My first Mirrix Loom Experience!

I have to say that when I received the Mirrix Loom - a Big Sister Loom - I was so impressed!! Not only did it come with complete instructions, but there are many videos to help you get started and make it through!! My first project was a simple one...with only 2 colors. When I designed the pattern I was hoping for something simple and fun!! And boy did I get it!! Just watch this video to see how I created the DREAM a Little DREAM Project and how I finished it. I am very proud of this creation and I have to say...I can't wait to show you my next creations!!!

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A Tall Mini Mirrix

Our customers are the best because they are so creative and are always coming up with new ideas for the Mirrix Loom. One such customer asked if one could use the loom extenders on the Mini Mirrix. My first response inside my head was no way. And then I paused, reconsidered and found a Mini Mirrix and some threaded rod that must have come from a loom I took apart for some research. I do have a pair of regular extenders, but I wanted these to be a little shorter. They were exactly the size I wanted then to be: one foot.

So how does this work? Obviously the Mini Mirrix has no legs. Well that's the point, you aren't going to be standing it up. You will either lay the loom down on a table or prop its bottom in your lap and lean her against a table.

Let me show you how this looks.

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Should You Purchase a Bottom Spring Kit?

What's a Bottom Spring Kit?

A Bottom Spring Kit is a kit that allows you to put a warp coil (spring) on the bottom of your Mirrix Loom, just like you have one on the top. 

What does it do?  

Having a spring on the bottom beam of your loom helps you to keep your warp threads organized while warping and beginning to weave. 

(Image Credit: Susan Murry -left- & Jacqui Johnson -right-)
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Join The American Tapestry Alliance, Save 10% on a Mirrix Loom!

It can be tough to find a Mirrix Loom on sale, but if you join American Tapestry Alliance you'll get a code for 10% off any size Mirrix Loom good for three months after you join AND you get  to benefit from being a part of a wonderful organization dedicated to the art of tapestry weaving.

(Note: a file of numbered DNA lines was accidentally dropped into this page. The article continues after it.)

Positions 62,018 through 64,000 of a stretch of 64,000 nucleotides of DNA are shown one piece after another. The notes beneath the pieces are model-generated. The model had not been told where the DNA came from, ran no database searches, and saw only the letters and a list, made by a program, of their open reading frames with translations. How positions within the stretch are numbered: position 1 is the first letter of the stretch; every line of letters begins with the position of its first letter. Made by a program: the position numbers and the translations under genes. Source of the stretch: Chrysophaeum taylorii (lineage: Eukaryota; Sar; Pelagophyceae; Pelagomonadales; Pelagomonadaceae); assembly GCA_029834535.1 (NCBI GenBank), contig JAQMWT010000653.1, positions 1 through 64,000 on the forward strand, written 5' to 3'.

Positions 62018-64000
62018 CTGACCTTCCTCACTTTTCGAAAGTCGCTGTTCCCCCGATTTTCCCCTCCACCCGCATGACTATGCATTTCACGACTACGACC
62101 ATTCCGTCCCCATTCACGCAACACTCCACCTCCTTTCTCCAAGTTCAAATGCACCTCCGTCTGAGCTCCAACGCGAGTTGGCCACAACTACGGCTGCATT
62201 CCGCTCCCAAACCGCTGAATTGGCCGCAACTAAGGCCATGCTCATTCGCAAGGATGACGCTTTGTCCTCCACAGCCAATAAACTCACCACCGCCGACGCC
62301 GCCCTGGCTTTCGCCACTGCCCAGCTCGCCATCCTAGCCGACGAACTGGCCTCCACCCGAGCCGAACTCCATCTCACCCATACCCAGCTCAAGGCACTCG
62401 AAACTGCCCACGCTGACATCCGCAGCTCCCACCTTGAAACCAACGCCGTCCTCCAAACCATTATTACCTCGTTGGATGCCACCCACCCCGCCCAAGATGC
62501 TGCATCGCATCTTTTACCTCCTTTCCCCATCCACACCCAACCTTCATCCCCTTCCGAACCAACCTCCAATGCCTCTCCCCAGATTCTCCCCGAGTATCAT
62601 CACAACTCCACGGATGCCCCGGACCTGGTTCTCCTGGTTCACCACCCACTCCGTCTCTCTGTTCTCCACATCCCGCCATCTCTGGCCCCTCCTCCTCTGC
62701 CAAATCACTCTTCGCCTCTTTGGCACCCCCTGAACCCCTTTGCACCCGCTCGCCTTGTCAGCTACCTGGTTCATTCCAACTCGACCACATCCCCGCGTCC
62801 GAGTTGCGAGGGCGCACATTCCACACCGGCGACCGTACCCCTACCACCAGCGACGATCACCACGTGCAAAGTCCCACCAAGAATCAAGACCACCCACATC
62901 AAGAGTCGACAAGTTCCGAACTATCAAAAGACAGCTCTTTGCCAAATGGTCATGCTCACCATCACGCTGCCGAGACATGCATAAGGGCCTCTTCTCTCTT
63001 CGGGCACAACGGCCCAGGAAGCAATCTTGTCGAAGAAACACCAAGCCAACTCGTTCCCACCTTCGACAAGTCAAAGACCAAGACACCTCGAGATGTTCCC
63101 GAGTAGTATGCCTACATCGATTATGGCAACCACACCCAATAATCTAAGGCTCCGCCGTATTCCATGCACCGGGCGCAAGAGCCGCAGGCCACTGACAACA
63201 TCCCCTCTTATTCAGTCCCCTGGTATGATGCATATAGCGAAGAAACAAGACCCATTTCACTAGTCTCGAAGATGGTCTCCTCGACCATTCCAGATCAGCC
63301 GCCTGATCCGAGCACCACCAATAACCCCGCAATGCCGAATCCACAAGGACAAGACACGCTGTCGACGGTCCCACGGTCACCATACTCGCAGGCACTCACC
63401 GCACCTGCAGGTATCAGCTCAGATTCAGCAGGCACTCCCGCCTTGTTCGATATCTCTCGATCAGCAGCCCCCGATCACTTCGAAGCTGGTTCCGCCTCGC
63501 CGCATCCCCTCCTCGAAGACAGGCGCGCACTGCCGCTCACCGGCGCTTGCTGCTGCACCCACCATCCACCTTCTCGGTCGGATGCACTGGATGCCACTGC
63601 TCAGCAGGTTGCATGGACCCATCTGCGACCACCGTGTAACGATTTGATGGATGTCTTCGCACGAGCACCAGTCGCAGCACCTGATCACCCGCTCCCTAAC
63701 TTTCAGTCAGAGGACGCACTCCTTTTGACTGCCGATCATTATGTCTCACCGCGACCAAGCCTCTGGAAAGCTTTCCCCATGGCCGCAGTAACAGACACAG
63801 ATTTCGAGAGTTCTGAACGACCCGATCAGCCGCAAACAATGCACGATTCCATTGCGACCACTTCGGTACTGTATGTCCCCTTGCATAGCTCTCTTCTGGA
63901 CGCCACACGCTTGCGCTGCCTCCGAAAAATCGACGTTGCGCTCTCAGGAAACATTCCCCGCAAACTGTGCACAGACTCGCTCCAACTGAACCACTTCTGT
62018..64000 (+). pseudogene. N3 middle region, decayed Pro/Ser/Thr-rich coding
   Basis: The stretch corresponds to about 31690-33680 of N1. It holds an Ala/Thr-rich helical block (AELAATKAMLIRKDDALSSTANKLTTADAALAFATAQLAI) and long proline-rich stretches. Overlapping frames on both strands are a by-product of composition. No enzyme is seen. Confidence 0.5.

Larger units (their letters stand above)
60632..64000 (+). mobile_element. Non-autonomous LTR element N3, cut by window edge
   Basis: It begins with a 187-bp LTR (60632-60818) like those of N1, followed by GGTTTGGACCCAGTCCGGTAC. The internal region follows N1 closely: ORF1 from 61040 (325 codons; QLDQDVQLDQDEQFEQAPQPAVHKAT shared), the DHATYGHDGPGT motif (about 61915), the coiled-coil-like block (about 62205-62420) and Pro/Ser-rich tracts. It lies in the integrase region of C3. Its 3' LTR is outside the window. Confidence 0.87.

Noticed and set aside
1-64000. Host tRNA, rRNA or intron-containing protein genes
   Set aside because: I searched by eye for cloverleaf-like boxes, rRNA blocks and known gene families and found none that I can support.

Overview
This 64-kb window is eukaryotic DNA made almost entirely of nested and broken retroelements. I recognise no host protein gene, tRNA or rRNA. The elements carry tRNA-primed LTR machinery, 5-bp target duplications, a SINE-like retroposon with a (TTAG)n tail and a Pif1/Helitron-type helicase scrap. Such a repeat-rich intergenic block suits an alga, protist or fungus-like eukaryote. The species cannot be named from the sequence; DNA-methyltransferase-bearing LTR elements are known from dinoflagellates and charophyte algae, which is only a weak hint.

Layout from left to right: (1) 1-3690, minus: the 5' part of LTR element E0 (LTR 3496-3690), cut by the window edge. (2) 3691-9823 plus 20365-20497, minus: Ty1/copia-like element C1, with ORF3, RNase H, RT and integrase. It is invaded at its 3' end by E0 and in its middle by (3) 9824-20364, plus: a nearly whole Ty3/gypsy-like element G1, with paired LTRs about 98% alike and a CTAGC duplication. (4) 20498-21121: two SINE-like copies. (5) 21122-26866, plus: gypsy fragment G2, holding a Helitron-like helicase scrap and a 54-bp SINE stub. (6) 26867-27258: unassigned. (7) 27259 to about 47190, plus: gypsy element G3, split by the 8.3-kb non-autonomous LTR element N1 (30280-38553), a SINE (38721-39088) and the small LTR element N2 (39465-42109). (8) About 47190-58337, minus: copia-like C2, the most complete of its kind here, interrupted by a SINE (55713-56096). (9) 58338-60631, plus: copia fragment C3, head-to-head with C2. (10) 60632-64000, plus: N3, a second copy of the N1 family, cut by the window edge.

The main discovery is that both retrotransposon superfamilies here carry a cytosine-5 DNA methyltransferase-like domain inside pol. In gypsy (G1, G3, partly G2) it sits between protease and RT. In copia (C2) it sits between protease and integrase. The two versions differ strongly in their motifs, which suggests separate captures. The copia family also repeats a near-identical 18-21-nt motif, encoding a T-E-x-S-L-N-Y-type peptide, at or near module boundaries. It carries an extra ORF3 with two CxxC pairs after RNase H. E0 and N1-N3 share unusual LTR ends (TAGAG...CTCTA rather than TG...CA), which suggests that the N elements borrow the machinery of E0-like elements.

American Tapestry Alliance offers inspiration, networking, education, discounts  and more. Interested? Click here to learn more about membership!

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Tapestry is Weaving but Weaving Isn't Always Tapestry

You've seeing these adorable woven wall-hangings on Instagram and Pinterest and you're ready to take the plung e to learn how to make your own woven art. Maybe you take a class on a basic frame loom or you make your own loom from a picture frame and follow some instructions you find online. Now, you're ready to take this craft to the next level. What's first? A high-quality loom! You've heard of Mirrix Looms, but they're tapestry looms... is tapestry the type of weaving you're interested in? What exactly IS tapestry?

Tapestry is...
 
Weft-Faced

This means you can see the weft (the threads that go across the loom horizontally) and not the warp. Imagine a piece of woven fabric. You can usually see both the warp (the threads that go around the loom vertically) AND the weft. With tapestry you are actually COVERING the warp threads with the weft.

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A residency at Fibreworks Studio & Gallery

 

Hello!

Last week I did the first 7 days of a summer residency in the yurts of Fibreworks Studio & Gallery in beautiful Madeira Park on the Sunshine Coast of British Columbia. It was the hottest week of the year so I experimented with weaving both inside the yurts where I've got a fan, and outside in the shade. The two spaces were about the same comfortable tempurture so I opted to stay inside on most days since I had the best of both worlds with a skylight above me and the kind of shade that I didn't have to chase all day. I did end up spending plenty of time outside for a natural dye adventure which had me dyeing and overdyeing a single skein of yarn to achieve the perfect yellow, over two days. I ended up dyeing with osage and then overdyeing with fustic to achieve the dark yellow-orange seen in the photos below.

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The Ultimate Guide to Bead Weaving Using the Shedding Device